Plants need nutrients for growth. Three elements-oxygen, carbon and hydrogen—come from the air and water. The other thirteen nutrients are found in the soil. Three of these thirteen are major nutrients: nitrogen, phosphorus and potassium. Another three are secondary: calcium, manganese and sulfur. Seven are micronutrients: zinc, iron, magnesium, copper, molybdenum, boron and chlorine.
The major nutrients are needed by most vegetables in large amounts. They have a strong effect on the growth of stems, leaves, roots and fruits. You must make sure your soil has sufficient supplies of nitrogen, phosphorus and potash.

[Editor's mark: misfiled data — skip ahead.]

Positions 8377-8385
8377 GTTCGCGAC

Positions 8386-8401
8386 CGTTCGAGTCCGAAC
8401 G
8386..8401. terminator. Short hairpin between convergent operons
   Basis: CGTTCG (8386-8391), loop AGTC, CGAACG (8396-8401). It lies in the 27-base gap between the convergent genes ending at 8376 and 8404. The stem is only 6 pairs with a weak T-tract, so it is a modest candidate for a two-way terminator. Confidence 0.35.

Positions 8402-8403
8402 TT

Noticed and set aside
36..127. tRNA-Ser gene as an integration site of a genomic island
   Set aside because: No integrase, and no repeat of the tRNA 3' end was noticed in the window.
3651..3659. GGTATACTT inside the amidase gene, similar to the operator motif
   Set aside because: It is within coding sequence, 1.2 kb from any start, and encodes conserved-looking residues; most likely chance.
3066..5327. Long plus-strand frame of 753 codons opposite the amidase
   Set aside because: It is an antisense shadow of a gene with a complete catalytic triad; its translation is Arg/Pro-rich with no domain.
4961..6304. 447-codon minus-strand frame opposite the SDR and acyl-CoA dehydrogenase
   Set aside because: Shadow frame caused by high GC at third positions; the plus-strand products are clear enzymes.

Among the secondary nutrients, calcium promotes early growth, magnesium is an important component
of chlorophyll, and sulfur is a constituent of protein. All are needed for healthy growth. Although the micronutrients are needed only in very small quantities they are important, and should not be overlooked.
Most garden soils are not perfect—they are generally deficient in one or several of the basic nutritional elements. For maximum production of healthy vegetables, it is therefore generally necessary to provide some kind of fertilizer to the soil.
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